|StoreFront [IdP]||These Kerberos accounts are trusted to declare that a user has been correctly authenticated. If one of these accounts is compromised, then certificates can be created and used for users allowed by the configuration of FAS.|
|VDAs [Relying party]||These are the machines that are allowed to access the certificates and private keys. A credential handle retrieved by the IdP is also needed, so a compromised VDA account in this group has limited scope to attack the system.|
|Users||This controls which users can be asserted by the IdP. Note that there is overlap with the “Restricted Enrollment Agent” configuration options at the certificate authority. In general, it is advisable to include only non-privileged accounts in this list. This prevents a compromised StoreFront account from escalating privileges to a higher administrative level. In particular, domain administrator accounts should not be allowed by this ACL.|
Rules are useful if multiple independent Citrix Virtual Apps or Citrix Virtual Desktops deployments use the same FAS server infrastructure. Each rule has a separate set of configuration options; in particular, the Kerberos access control lists (ACLs) can be configured independently.
Different certificate templates and CAs can be configured for different access rights. Advanced configurations may choose to use less or more powerful certificates, depending on the environment. For example, users identified as “external” may have a certificate with fewer privileges than “internal” users.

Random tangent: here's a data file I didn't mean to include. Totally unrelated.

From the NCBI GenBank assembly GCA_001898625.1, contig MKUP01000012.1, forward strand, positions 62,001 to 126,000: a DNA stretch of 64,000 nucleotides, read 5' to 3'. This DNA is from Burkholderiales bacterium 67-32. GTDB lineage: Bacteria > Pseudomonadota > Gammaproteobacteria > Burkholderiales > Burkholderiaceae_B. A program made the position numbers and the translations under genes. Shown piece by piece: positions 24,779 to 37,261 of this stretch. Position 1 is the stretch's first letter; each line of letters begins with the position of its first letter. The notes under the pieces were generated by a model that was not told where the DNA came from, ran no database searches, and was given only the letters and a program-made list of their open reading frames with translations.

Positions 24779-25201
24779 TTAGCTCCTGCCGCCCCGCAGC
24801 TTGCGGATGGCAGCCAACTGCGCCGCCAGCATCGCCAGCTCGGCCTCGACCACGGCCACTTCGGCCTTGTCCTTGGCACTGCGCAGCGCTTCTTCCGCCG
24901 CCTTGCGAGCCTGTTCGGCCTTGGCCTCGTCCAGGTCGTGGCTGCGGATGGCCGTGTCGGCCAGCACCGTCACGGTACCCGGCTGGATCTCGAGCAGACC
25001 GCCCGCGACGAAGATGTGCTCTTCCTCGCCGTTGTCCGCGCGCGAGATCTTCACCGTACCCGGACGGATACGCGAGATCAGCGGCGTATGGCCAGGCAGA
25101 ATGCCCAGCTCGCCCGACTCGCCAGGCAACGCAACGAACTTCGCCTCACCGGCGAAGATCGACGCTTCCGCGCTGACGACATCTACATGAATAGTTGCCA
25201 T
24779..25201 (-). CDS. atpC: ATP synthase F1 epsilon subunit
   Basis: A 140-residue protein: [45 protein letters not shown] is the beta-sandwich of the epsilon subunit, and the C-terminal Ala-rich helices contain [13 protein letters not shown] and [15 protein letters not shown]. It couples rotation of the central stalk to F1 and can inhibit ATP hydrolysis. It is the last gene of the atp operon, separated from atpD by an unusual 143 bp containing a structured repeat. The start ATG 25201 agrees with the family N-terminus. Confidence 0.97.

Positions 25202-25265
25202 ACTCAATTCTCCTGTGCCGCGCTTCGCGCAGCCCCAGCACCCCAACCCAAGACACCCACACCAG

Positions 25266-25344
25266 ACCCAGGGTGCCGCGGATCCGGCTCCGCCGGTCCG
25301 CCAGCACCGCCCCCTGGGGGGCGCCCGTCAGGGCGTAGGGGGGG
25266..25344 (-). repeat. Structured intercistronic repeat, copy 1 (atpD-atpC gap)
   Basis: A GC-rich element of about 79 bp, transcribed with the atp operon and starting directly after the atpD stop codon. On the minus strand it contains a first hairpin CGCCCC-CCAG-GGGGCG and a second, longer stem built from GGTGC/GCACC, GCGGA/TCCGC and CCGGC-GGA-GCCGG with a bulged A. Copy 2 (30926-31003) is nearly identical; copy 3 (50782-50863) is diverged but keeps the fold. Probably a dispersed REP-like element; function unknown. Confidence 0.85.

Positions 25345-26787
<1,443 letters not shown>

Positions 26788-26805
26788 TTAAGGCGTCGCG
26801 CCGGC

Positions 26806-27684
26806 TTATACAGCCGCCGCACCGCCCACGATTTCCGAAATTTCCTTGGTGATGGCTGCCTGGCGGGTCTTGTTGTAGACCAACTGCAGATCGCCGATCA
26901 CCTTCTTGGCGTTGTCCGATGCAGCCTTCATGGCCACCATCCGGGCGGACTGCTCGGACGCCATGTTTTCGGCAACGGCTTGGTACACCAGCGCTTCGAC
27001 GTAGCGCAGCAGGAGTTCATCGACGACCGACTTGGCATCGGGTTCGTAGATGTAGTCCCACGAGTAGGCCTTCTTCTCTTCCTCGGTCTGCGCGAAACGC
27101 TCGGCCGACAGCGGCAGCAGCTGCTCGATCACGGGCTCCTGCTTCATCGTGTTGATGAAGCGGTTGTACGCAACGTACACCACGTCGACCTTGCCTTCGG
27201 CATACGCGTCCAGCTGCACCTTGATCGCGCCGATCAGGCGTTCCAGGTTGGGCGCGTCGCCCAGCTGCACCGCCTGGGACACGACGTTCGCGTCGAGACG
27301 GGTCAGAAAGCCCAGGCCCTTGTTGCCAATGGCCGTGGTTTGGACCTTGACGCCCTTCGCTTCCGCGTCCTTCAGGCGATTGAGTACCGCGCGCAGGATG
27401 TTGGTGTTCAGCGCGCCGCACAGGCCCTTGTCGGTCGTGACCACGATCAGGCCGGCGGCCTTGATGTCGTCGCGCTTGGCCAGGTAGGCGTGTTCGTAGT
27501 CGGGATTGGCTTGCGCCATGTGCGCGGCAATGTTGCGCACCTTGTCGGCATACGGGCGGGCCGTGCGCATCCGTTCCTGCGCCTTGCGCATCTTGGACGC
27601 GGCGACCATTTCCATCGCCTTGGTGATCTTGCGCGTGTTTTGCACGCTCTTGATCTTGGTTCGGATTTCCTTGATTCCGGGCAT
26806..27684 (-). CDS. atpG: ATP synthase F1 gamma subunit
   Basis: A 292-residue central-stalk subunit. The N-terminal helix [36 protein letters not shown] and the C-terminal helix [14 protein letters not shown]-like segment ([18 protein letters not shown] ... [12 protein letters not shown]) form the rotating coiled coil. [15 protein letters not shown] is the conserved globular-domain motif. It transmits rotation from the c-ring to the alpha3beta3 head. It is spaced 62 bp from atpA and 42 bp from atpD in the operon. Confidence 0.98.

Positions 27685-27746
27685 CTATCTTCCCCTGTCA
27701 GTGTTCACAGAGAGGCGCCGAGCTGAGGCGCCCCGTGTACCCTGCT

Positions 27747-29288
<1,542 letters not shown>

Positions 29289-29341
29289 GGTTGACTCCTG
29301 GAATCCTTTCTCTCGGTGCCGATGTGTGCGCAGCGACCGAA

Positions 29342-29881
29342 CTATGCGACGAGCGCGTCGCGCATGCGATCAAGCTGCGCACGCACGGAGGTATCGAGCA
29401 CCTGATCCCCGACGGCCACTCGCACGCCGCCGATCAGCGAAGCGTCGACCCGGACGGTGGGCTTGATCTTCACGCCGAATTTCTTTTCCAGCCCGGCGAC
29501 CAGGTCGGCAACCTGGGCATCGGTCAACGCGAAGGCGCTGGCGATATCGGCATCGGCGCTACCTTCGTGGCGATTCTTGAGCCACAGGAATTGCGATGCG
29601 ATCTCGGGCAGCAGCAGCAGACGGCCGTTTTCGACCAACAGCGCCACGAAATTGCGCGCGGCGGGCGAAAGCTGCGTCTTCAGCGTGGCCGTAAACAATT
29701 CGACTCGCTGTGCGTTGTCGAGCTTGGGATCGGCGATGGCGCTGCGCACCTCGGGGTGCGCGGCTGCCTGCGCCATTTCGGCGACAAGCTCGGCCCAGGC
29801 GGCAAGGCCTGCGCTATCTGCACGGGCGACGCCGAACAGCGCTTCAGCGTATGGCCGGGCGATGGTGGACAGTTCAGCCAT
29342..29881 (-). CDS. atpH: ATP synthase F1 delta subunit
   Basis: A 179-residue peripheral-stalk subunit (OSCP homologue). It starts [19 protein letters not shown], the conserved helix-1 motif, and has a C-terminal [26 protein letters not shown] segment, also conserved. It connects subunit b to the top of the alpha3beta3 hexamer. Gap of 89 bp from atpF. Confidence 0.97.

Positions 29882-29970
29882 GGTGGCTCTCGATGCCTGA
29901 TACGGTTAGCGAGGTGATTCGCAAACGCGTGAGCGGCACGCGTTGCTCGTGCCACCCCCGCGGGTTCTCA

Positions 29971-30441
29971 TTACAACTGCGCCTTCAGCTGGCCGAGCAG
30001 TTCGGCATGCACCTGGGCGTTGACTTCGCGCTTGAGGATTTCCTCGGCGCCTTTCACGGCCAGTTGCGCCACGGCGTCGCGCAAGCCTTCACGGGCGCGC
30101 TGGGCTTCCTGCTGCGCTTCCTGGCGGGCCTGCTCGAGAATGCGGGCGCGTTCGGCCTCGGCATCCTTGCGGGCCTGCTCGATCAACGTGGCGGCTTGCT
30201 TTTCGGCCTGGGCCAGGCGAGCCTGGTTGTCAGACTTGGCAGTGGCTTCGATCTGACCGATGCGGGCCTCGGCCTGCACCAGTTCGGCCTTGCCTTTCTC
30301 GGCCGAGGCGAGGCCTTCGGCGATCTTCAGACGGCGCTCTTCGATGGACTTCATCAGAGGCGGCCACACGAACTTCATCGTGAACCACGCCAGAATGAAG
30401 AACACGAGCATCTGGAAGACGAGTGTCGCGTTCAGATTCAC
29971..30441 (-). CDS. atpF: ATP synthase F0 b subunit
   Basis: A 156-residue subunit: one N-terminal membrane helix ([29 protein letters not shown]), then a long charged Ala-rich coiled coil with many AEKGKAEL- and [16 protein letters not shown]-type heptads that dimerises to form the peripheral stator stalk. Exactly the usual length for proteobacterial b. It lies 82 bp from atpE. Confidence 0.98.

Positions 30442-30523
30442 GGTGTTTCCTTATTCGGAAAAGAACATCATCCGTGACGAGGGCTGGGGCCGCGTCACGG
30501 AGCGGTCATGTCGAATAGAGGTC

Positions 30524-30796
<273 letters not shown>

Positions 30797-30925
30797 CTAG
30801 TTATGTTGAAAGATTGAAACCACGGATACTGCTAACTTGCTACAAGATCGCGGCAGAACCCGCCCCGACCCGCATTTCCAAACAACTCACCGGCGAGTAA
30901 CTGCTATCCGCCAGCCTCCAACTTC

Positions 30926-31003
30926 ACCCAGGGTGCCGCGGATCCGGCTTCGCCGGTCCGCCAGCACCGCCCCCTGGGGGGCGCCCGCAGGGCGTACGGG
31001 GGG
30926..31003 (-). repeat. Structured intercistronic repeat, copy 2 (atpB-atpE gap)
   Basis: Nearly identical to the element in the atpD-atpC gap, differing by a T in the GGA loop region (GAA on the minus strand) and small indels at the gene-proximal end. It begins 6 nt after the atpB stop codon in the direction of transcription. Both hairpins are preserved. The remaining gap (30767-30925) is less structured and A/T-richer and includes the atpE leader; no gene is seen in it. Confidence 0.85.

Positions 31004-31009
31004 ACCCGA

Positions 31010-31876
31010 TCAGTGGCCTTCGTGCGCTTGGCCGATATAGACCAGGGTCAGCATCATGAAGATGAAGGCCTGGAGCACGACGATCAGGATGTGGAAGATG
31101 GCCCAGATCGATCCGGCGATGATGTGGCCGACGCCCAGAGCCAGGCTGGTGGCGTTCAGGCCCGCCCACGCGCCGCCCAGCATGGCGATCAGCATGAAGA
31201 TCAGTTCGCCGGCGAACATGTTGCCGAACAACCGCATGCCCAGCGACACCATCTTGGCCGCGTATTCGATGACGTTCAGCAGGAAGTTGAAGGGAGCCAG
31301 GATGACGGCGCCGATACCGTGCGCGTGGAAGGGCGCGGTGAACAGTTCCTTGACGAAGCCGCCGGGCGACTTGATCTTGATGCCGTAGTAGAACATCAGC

The FAS administrator can control whether the certificate used to authenticate is available for use in the user’s session. For example, this could be used to have only “signing” certificates available in-session, with the more powerful “logon” certificate being used only at logon.
The FAS administrator can configure FAS to store private keys in a Hardware Security Module (HSM) or Trusted Platform Module (TPM). Citrix recommends that at least the registration authority certificate private key is protected by storing it in a TPM; this option is provided as part of the “offline” certificate request process.
Similarly, user certificate private keys can be stored in a TPM or HSM. All keys should be generated as “non-exportable” and be at least 2048 bits in length.
The FAS server provides detailed configuration and runtime event logs, which can be used for auditing and intrusion detection.
FAS includes remote administration features (mutually authenticated Kerberos) and tools. Members of the “Local Administrators Group” have full control over FAS configuration. This list should be carefully maintained.
Citrix Virtual Apps, Citrix Virtual Desktops, and VDA administrators
In general, the use of FAS does not change the security model of the Delivery Controller and VDA administrators, as the FAS “credential handle” simply replaces the “Active Directory password.” Controller and VDA administration groups should contain only trusted users. Auditing and event logs should be maintained.
General Windows server security
All servers should be fully patched and have standard firewall and anti-virus software available. Security-critical infrastructure servers should be kept in a physically secure location, with care taken over disk encryption and virtual machine maintenance options.
Auditing and event logs should be stored securely on a remote machine.
RDP access should be limited to authorized administrators. Where possible, user accounts should require smart card logon, especially for certificate authority and domain administrator accounts.
In this article
- Network architecture
- Firewall and network security
- Connections between Citrix Federated Authentication Service and Citrix Cloud
- Security considerations
- Administration responsibilities
- Group Policy settings
- Certificate templates
- Certificate authority administration
- FAS administration
- Citrix Virtual Apps, Citrix Virtual Desktops, and VDA administrators
- General Windows server security
- Related information